When my daughters were little I loved watching Sesame Street with them, and Sammy the Snake was one of my favorite characters (Did I type that out loud? I meant their favorite, their favorite). Sammy helped to teach the alphabet because he looked and sounded just like the letter S, oh yessssssss!
Over a recent weekend I met a few snaky friends of Sammy’s and discovered Sammy is not the only snake with teaching skills. When his friends saw my camera they slithered up and asked that I give you the following tips on how to enhance your compositions and how to keep your digital image files clean and manageable.
Meet Harriet the Hognose Snake. She may look more like Harriet the squished snake, but she is simply displaying one of her natural defense postures. When a predator approaches and there is no time to get away, hognose snakes roll over and play dead. Frequently, they will vomit the contents of their stomachs to add a bit more realism to their death act. Most predators prefer to eat live prey and so leave the apparently dead snake alone. The snake vomit is likely a bit gross for the predators, too. Harriet asked that I shoot the image above because it is a pretty good establishing shot for a visual story about hognose snakes. She then suggested I move around and check out her pose from several other angles. She said I should get closssssser to capture the image on the right. It better illustrates her defensive posture because of its ground level view. Thus, the first way to enhance your photo compositions is to get closer to your subject and get as close to your subject’s eye level as possible. By the way, you can see Harriet likes to ham it up for the camera. She even let her tongue dangle out for the second image.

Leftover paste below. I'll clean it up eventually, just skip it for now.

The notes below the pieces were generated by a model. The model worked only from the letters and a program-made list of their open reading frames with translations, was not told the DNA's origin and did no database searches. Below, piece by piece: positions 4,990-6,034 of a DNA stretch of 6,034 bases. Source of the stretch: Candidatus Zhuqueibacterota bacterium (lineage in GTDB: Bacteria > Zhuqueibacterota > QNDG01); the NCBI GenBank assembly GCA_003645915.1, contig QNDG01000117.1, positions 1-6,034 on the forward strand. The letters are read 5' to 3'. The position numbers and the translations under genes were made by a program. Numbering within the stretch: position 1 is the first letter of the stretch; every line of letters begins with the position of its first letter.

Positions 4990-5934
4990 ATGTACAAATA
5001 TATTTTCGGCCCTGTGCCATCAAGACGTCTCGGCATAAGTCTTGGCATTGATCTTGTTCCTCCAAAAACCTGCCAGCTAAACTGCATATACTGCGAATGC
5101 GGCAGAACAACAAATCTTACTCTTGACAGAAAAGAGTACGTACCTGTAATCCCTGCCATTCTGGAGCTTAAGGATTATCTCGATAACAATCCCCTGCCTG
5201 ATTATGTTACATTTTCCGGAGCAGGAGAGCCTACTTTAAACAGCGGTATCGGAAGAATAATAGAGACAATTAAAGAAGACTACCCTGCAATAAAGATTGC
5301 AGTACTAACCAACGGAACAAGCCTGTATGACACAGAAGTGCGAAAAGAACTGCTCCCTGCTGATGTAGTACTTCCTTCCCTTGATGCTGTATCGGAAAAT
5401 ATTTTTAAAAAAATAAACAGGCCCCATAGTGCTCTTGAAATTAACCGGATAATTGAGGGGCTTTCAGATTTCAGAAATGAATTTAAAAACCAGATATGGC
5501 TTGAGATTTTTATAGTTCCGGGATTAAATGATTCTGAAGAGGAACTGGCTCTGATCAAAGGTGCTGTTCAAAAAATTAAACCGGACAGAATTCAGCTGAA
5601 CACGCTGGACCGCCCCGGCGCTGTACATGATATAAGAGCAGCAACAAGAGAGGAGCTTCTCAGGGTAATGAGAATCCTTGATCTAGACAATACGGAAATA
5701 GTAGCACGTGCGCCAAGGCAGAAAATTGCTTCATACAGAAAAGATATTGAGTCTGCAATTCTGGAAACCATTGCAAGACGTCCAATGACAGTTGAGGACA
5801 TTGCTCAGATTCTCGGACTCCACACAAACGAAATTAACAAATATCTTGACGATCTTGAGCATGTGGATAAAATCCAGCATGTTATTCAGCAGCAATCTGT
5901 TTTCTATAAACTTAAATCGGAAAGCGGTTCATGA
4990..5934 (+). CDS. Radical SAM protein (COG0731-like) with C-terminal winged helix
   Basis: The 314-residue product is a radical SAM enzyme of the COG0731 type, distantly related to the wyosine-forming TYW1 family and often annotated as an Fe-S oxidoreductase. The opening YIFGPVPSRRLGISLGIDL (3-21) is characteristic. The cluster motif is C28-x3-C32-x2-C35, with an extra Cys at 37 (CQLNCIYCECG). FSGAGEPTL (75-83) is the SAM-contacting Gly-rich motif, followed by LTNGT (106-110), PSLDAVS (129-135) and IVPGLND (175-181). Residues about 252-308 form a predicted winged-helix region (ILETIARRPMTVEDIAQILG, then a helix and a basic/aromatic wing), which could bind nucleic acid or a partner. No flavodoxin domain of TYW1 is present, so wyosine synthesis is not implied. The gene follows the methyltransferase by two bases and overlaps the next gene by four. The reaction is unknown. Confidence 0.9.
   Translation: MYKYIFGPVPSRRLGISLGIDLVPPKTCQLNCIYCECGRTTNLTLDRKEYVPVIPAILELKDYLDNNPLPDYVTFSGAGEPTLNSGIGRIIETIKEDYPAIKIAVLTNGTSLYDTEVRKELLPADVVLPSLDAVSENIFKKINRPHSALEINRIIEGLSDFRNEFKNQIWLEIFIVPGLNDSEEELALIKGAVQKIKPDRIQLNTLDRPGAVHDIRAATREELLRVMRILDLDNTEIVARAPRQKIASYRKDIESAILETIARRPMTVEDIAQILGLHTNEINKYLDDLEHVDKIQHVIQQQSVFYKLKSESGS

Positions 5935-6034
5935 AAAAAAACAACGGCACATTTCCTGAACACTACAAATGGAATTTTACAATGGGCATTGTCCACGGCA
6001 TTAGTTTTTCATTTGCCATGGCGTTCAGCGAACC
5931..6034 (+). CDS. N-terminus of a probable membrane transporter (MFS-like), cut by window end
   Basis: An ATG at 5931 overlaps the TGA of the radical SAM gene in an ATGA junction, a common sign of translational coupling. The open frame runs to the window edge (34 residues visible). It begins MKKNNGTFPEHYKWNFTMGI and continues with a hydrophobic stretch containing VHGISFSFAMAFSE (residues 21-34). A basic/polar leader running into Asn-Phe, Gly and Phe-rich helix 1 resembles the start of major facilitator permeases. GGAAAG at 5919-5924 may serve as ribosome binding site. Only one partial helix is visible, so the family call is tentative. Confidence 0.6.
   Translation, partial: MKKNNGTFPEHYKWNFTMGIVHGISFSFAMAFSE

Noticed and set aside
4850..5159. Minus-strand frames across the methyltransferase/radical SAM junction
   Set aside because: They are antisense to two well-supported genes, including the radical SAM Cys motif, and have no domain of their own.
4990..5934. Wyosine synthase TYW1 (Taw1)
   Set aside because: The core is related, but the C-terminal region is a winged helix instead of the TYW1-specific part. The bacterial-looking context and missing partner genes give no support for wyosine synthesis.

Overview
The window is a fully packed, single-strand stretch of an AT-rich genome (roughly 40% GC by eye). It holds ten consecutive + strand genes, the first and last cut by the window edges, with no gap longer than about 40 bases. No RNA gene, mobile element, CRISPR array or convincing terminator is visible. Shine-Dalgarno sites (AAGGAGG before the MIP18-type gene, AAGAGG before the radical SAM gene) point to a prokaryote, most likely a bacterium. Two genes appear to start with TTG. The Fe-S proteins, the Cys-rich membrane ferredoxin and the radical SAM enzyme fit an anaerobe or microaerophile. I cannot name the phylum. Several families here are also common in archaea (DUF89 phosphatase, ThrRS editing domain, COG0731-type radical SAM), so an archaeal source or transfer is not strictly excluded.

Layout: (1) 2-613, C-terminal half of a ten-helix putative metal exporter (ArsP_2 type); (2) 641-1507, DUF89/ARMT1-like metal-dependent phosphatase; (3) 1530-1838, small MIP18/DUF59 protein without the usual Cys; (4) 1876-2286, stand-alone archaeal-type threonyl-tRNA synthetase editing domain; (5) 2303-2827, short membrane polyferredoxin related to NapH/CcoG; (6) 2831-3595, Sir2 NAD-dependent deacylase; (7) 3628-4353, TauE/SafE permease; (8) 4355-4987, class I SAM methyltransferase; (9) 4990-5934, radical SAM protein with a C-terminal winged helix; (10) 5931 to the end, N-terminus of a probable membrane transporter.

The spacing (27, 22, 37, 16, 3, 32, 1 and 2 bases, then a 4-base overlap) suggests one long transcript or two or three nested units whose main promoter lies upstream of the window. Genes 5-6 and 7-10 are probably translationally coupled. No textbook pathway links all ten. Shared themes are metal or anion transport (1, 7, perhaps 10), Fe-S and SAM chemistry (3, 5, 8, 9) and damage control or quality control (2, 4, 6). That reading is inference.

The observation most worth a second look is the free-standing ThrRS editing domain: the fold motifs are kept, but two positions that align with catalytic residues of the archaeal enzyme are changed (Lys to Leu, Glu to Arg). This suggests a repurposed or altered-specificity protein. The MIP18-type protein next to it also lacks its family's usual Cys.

While lying there, Harriet said to get closssssser still and concentrate on detail. What she really said was Take sum pidchers of my tongue (you can imagine how difficult it is to talk with your tongue hanging out of your mouth). Now you might think this image on the left is pretty darn cool. After all it shows her mouth open, tongue dangling, and even a few sharp ridges on her mouth. But Harriet suggests this composition is not as clean as it could be. One leaf partially blocks her head and eye. Several other leaves in the foreground are out of focus. There is a blade of grass flying in from the left edge. And, the background has several bright blades of dried grass. Before you say you could fix all this in post processing, Harriet suggests it is better to capture the best image possible in your camera so you can minimize the time you spend on post processing. She said to look for a better angle for her close-up. Harriet prefers the image on the right. It is a stronger composition because the view of her head is unobstructed; her eye is fully visible; the foreground elements tend to lead you to look at her head; and the rest of her body and the background are in soft focus which helps to focus attention on her head and open mouth. Harriet apologized that her tongue was getting a little dry and so had to pull it back inside her throat
[Okay, I have taken this talking snake thing about as far as I can go. I knew the hognose snake was playing possum, and I was not about to reach any closer to move the intruding weeds or blades of grass out of the way. I did not want to risk being nipped at; nor did I want the snake to reposition itself. Instead I physically moved around to find the best viewpoint and then composed the stronger, cleaner image. Hold on a moment. I believe Harriet is trying to say something again].
Harriet thanked me for being a good ssssssport and suggested her two friends would be willing to help with another key lesson on enhancing your images. First, we meet her old friend Wilma the Water Snake. When you are out and about photographing wildlife, you tend to start pressing the camera shutter as soon as you spot your first critter. That’ssss okay, says Wilma. Then she asks if you noticed the drab foreground and the distracting background. Thanks for pointing that out to us Wilma.
Harriet and Wilma both suggested it is better to look for another example of a Northern Water Snake in its natural environment. Wilma’s nephew Norb was just around the bend hunting for breakfast amid some rocks along the river bank, and he graciously posed for only a few seconds. By the way, Norb is wearing the coloration of a juvenile Northern Water Snake.
[One more time I will interrupt a moment to explain that neither the hognose snake nor the Northern water snake are lethal. However, the Northern water snake can be aggressive, and both snakes may bite if provoked or threatened].